7. Nice picture that hopefully will come my way The IWM has an oral history as follows; EEL 1 Recollections of service as officer with 36th Prussian Div in Ypres area, Belgium, 8/1917-9/1917: situation; conditions of service; battalion relief system; counter-attack following attack of 51st Div 20/9/1917; reaction to kilted soldiers; comparison of attitude of British and French wounded POWs. Recollections of German offensive in St Quentin sector,Somme area, France, 21/3/1918-28/3/1918: arrival of divisions from Eastern Front; prior training and state of morale, 1/1918; move into line in St Quentin area, 2/1918; capture of British POW from 36th Div whilst patrolling in No Man's Land; final preparations and state of morale, 20/3/1918; preliminary bombardment; attack in severe fog across No Man's Land and story of capturing British artillery battery from rear; ground attack from British aircraft; British POWs; breakthrough and question of cavalry exploitation; Recollections of operations, 4/1918-8/1918: move and subsequent offensive in Chemin des Dames sector, 4/1918-5/1918; question of state of civilian morale in Germany; failure of attack across River Marne effects of arrival of US troops, 7/1918; state of morale and effects of losses during retreat, 7/1918-8/1918; capture, 27/8/1918. Recollections of German offensive in St Quentin sector, 21/3/1918: final preparations and state of morale, 20/3/1918; attack in severe fog across No Man's Land and story of capturing British artillery battery from rear. Recollections of operations, 4/1918-8/1918: move and subsequent offensive in Chemin des Dames sector, 4/1918-5/1918; question of state of civilian morale in Germany; failure of attack across River Marne effects of arrival of US troops, 7/1918; state of morale and effects of losses during retreat, 7/1918-8/1918.
  8. Paul, this link is broken, would you have another...? thanks, Paul
  9. Can anyone identify this ribbon, 82nd Division AEF 1917-18, thanks, Paul
  10. Help with ribbon

    Gentleman many thanks for this
  11. Hi, can this helmet be identified, thank, Paul
  12. Here is a small flag, car pennant about 18 inches x 12 Inches, in the style of a normal Reich flag but with a printed colonial eagle...thoughts
  13. Here is a recent pickup,direct from the family whether put together or not, (with a 1916 bayonet more likely)
  14. If this offends anyone please remove, this is what I concealed on the bayonet, which may indicated "Africa", does this help ?
  15. Have his first name as "Hugh", great group, thanks for showing
  16. Named to "Septimus Beevor", Electrical and automobile engineer and Inventor 1866: Septimus Felix Beevor was born in the last quarter of 1866 Marylebone, London. 1871: Septimus lived at 129 Harley Street, Marylebone London with his father Charles Beevor (Surgeon), mother Elizabeth (born Burell), three brothers two sisters and five servants. As a note, thier next door neighbor in nr. 131, retired Major General Henry Blois Turney (or Turner), Royal Engineers with family. In number 127 lived Vicar of St. Lawrence Jewry, Benjamin Morgan Cowie (1816-1900), with his family. 1872: Septimus's father Charles died in the first quarter of 1872. 1881: Septimus, still living with his mother, now a widow, at 129 Harley Street, with two of his brothers, two sisters and five servants. 1885: Septimus attended Cambridge University - From: Cambridge University Alumni, 1261-1900. Adm. (age 18) at TRINITY HALL, 1885. S. of Charles, Esq., F.R.C.S., of 129, Harley Street, London, W. [Schools, Harrow and Wellington.] Matric. Michs. 1885; B.A. 1888. Electrical and automobile engineer. Died Nov. 1, 1918. Brother of Henry M. (1876), etc. (Harrow School Registry.) 1890: He had a provisional patent proved May 31st 1890. "Improvements in electrical switches on apparatus for making and breaking electrical circuts. Septimus Felix Beevor, 433 Strand, London. 1891: In 1891, age 24 he still lived at 129 Harley street, with his mother, two siblings and five servants. He was now working as an Electrical Engineer. Septimus married Jane Stirling in the third quarter of 1891. 1899: Septimus was a member of Automobile Club of Great Britain and Ireland (Founded 1897 - Later Royal Automobile Club), and took part in the "House Dinner held on February 8th 1899" 1901: In the 1901 Census, Septimus Beevor was living at 25 Leinster Square, Paddington Parish with his wife Jane, their three children: Jean E. Beevor (Born 1893), Henry Stirling Beevor (July 25th 1894)* and Felix Victor Beevor (Born December 11th 1897)**. Also a servant (nurse) was living with the family. 1911: Septimus was single in 1911 (divorced?), living alone at 4n Hyde Park (unreadable). 1913: Septimus was mentioned in the "Installation News" of October 1913. He was apparently a member of the Batti-Wallahs Society, which is an association of marine electrical engineers. "The society was founded in 1906 by P&O Line electrical engineers, who provided navigational lighting for shipping passing through confined waters such as the Suez Canal. Membership was later extended to electrical engineers in the RN and merchant shipping lines. 'Batti- wallah' is derived from the Hindustani for 'lamp men'." Source: Navy News, October 2008. 1918: Septimus Felix Beevor living 10th Cambridge Terrace, Hyde Park, Middlesex, died November 1st 1918, 52 years old. He left behind his widow Jane Beevor, and 1631 Pounds 18s. 6d. Notes: Septimus's brother, Charles Edward Beevor (June 12, 1854- December 5, 1908) was an English neurologist and anatomist who described Beevor's sign, the Jaw jerk reflex, and the area of the brain supplied by the anterior choroidal artery. He also coined Beevor's axiom that "the brain does not know muscles, only movements." * Henry S. Beevor served with the Royal Wiltshire Yeomanry as Private with the number 69. He was commisioned 2nd Lieutenant into the Royal Munster Fusiliers, and is entitled to a 15-Star trio. ** Felix Victor Beevor was killed in action 18 years old during The Battle of Bazentin Ridge, July 15th 1916, 5th Battalion (attached to 1st Battalion) Middlesex Regiment. He is remembered on the Loos Memorial. Sadly his duties as a special are not available nor the means of his death, as ever always welcome more information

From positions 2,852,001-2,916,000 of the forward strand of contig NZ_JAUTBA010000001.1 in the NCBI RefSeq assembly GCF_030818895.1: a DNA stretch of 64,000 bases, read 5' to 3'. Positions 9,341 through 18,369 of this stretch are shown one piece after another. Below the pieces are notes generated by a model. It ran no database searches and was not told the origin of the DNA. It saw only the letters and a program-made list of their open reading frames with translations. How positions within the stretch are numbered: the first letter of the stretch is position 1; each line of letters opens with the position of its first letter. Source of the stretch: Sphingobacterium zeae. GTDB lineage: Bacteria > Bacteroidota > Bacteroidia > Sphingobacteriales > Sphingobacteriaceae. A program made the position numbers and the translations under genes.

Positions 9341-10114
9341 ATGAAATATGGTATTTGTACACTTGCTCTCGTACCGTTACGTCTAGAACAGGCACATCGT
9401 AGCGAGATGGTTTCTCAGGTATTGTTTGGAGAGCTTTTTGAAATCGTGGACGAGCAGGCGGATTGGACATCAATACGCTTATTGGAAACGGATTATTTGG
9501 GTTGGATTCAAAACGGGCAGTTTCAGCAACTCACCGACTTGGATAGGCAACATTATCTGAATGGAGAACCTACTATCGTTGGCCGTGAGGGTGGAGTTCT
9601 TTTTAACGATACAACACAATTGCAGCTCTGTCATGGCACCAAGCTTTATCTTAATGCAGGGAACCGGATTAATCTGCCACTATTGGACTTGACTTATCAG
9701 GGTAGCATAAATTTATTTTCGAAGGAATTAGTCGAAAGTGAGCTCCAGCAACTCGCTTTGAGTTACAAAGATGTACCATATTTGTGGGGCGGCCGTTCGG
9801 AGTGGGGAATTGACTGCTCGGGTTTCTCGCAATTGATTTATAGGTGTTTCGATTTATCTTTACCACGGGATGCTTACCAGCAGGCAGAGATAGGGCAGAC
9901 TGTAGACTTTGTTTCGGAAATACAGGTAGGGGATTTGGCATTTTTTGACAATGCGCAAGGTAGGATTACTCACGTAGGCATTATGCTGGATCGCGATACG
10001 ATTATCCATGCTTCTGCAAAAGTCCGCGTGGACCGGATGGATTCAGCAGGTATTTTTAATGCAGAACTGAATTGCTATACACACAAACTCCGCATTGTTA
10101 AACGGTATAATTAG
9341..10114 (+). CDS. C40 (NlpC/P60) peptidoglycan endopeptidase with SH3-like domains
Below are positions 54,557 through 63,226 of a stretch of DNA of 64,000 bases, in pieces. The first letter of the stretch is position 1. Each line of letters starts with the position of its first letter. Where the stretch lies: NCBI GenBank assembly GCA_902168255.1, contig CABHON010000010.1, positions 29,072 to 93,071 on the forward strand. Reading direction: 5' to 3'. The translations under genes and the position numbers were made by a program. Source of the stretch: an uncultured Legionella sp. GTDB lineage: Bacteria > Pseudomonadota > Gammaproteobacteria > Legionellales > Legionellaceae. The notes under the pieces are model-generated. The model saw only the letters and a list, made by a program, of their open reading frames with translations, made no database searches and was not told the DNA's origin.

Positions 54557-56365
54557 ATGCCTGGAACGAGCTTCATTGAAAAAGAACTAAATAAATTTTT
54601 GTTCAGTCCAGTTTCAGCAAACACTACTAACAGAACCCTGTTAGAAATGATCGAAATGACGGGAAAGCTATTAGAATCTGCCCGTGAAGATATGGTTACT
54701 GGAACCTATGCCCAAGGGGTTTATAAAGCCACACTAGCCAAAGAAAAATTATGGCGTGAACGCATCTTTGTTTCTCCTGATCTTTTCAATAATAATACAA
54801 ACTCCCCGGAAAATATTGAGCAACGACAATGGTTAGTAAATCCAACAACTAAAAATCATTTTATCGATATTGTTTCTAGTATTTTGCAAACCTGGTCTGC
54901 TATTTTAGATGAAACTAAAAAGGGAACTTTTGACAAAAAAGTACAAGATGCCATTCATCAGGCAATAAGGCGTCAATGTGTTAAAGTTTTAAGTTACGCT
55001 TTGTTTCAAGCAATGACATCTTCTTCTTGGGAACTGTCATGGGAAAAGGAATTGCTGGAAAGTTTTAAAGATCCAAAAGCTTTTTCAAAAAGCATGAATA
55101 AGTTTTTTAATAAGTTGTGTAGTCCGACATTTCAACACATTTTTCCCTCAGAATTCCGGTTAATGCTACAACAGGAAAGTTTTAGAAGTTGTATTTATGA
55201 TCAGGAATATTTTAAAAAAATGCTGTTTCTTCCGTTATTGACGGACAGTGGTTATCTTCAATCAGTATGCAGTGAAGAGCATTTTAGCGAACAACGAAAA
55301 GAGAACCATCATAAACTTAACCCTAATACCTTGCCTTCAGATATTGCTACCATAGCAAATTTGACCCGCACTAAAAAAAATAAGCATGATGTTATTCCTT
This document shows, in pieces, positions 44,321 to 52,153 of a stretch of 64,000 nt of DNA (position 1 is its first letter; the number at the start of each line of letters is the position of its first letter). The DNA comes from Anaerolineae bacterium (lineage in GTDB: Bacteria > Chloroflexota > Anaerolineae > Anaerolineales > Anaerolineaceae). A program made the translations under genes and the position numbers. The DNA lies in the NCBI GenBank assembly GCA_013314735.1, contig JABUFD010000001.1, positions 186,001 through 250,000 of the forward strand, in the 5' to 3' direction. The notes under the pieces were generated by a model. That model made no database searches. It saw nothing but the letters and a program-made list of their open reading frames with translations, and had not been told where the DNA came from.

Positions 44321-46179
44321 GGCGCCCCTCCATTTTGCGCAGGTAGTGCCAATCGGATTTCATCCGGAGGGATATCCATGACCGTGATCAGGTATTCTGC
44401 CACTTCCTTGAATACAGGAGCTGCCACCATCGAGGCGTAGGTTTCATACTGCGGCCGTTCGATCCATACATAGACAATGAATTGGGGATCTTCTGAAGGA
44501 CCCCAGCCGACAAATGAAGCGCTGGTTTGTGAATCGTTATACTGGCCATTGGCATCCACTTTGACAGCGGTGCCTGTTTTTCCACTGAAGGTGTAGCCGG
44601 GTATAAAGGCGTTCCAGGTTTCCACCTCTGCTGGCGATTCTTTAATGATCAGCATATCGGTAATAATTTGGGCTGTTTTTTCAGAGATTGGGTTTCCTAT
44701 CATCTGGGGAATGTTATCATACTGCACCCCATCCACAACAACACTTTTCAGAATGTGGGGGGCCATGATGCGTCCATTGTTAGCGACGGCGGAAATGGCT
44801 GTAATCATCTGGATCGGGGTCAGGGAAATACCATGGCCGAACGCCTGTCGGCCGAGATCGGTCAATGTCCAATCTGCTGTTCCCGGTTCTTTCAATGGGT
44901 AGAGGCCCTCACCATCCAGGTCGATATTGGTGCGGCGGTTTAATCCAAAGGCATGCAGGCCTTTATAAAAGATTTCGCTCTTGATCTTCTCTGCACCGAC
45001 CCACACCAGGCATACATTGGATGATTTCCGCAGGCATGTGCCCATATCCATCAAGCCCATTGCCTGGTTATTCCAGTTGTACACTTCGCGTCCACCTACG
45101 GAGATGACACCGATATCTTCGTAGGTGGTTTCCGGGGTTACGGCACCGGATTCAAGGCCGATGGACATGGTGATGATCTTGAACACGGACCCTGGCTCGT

17. Nice tunic, dated 1879, original white belt with blue cloth backing
  18. Card attached with his photo says that he was on the way to Germany. He was “in service” (probably not military but governmental instead). His trade is listed “Businessman” and his religious “Luthern”. He came from County Kurtna. It is about 50 km to south from Tallinn.
  19. No..yes not in the book but annexed as C F JOOLMAN Captain, Intelligence Corps, found this as well